Tuesday, November 9, 2010

Afghan Trends

New poll out on Afghanistan--how the Afghans feel about their present and their future:
Not wild optimism but trending in the right direction?  Second highest level of folks saying Afghanistan is going in the right direction.  But, of course, different people may be thinking different things about what right direction means.  The big news item out of this is that more Afghans support reconciliation with Taliban now than last year, and perhaps the movements in this direction are, in part, some of the "right direction" progress.

One of the signs of progress: "The proportion of respondents who say they have some level of sympathy with the motivations of armed opposition groups has fallen from 56% in 2009 to 40% in 2010."  Still way too high, but definitely in NATO's right direction.
Only among Pashtuns does less than a majority (still a plurality) of folks have no sympathy with armed opposition using violence.  Once again, the key would be the Pashtuns.  Not a surprise, but nicely illustrated.

Most stunning (and important) trends: "Satisfaction with the performance of the national government has risen steadily over the last three years (from 67% in 2008 to 71% in 2009 and 73% in 2010). The 2010 survey records the highest levels of positive assessments of national government performance since 2007 in almost all regions."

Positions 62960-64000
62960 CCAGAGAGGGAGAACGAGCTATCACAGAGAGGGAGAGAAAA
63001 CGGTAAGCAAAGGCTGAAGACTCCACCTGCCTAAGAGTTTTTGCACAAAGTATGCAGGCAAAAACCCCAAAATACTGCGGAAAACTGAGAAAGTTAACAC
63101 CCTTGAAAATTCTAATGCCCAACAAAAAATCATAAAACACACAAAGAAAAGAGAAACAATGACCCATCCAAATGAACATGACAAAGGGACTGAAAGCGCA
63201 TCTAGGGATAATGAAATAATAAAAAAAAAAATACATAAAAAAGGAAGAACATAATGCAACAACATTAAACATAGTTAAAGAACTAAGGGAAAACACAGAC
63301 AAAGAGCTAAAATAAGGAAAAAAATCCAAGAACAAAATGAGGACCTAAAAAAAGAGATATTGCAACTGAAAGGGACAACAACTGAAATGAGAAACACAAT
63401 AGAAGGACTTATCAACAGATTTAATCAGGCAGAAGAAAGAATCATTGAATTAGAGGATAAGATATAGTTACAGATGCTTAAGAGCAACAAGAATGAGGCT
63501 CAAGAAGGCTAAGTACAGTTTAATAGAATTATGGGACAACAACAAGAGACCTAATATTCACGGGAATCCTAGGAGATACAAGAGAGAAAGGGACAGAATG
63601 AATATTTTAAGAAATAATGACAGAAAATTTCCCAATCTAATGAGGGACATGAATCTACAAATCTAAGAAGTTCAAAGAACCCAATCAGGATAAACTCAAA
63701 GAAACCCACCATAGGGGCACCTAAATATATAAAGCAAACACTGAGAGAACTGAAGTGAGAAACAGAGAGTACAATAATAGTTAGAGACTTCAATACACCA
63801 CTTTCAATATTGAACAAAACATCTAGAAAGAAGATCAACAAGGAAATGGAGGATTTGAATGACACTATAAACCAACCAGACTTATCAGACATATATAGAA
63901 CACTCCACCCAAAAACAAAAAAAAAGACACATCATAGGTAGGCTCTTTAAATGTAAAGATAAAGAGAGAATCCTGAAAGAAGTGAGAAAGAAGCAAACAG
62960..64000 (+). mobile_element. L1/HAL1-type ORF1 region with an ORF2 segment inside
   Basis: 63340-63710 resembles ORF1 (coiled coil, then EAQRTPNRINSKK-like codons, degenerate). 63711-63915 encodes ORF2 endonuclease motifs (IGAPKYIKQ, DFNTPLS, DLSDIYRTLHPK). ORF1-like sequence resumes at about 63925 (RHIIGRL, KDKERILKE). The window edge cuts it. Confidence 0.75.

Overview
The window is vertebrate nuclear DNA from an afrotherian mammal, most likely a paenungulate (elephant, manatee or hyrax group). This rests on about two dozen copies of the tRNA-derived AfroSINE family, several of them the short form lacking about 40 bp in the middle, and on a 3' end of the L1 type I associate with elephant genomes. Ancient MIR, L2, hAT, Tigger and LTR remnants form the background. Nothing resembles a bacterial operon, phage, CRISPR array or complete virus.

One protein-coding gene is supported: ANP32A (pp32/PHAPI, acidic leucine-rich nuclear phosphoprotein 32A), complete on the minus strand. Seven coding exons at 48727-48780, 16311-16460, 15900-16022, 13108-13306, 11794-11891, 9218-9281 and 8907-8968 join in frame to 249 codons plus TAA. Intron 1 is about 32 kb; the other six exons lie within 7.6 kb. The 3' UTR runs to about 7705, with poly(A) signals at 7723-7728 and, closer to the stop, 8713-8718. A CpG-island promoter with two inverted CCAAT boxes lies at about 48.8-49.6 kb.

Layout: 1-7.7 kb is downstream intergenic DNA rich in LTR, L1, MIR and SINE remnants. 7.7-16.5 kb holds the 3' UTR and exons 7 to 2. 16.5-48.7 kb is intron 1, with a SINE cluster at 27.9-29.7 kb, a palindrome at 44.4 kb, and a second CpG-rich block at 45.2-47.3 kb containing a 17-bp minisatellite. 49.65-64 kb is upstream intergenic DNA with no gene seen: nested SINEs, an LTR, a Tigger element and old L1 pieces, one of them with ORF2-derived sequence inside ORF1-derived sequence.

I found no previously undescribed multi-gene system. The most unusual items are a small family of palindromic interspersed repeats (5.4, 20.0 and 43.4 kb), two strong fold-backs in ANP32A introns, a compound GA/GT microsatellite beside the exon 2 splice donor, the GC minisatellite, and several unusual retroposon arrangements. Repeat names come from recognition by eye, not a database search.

On the other hand, corruption is, to no one's surprise, a big problem: "Fifty-five percent say corruption is a major problem in their daily lives, 50% say this about their neighborhood, 56% say corruption is a major problem in local authorities, 65% say this about their provincial government and 76% say corruption is a major problem for the country as a whole. Around half of respondents who had contact with basic public services such as accessing healthcare, applying for jobs, receiving official documents and dealing with the police or The courts encountered some level of corruption."

Very interesting contrast between views on police and army:

Note that (a) and (b) in the first seem to be entirely contradictory but not in the second.  Hard to be honest and fair and unprofessional and poorly trained.  Possible but unlikely.  Much more consistency in views about the Army.  This suggests perhaps less lying about the army or at least more lying about the police, right?

Of course, there are real questions to be asked about conducting surveys in a conflict zone, particularly one as illiterate as this one.  But these folks have been doing the same surveys for the past several years, so we can be suspicious about specific numbers but the trends?  Seems to me that the survey challenges would remain the same, so that changes in values--trends--actually mean something.  But then again, I am neither a polling nor Afghan expert.

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